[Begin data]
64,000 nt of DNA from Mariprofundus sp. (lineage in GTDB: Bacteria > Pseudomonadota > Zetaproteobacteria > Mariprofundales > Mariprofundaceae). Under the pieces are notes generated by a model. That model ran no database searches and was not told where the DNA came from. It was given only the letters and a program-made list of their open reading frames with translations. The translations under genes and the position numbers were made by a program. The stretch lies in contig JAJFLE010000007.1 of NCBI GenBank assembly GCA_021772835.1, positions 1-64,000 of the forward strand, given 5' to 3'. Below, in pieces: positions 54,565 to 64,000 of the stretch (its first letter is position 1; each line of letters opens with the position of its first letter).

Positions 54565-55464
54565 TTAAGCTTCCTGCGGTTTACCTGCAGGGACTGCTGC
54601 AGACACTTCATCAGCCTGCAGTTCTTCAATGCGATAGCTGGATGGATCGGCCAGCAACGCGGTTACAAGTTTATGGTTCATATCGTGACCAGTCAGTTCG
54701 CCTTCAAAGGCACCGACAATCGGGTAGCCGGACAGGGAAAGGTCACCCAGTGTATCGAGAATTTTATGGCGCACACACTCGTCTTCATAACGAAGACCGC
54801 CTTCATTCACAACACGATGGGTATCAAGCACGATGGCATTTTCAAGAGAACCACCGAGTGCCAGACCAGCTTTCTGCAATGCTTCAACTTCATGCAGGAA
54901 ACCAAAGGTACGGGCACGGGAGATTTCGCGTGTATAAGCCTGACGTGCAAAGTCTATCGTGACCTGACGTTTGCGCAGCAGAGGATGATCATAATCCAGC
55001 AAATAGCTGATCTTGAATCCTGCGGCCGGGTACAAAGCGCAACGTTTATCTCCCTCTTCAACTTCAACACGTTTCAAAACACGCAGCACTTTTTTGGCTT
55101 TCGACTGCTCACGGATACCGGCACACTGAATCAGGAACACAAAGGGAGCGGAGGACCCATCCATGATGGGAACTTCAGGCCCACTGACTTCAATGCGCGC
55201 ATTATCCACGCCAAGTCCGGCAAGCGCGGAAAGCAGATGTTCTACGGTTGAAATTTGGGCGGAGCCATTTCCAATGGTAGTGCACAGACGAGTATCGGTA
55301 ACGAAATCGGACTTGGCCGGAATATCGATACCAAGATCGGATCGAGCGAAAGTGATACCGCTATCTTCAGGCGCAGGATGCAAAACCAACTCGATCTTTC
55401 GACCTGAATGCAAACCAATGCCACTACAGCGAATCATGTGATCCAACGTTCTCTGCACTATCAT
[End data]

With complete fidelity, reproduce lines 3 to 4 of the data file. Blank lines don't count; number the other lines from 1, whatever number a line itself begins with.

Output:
54565 TTAAGCTTCCTGCGGTTTACCTGCAGGGACTGCTGC
54601 AGACACTTCATCAGCCTGCAGTTCTTCAATGCGATAGCTGGATGGATCGGCCAGCAACGCGGTTACAAGTTTATGGTTCATATCGTGACCAGTCAGTTCG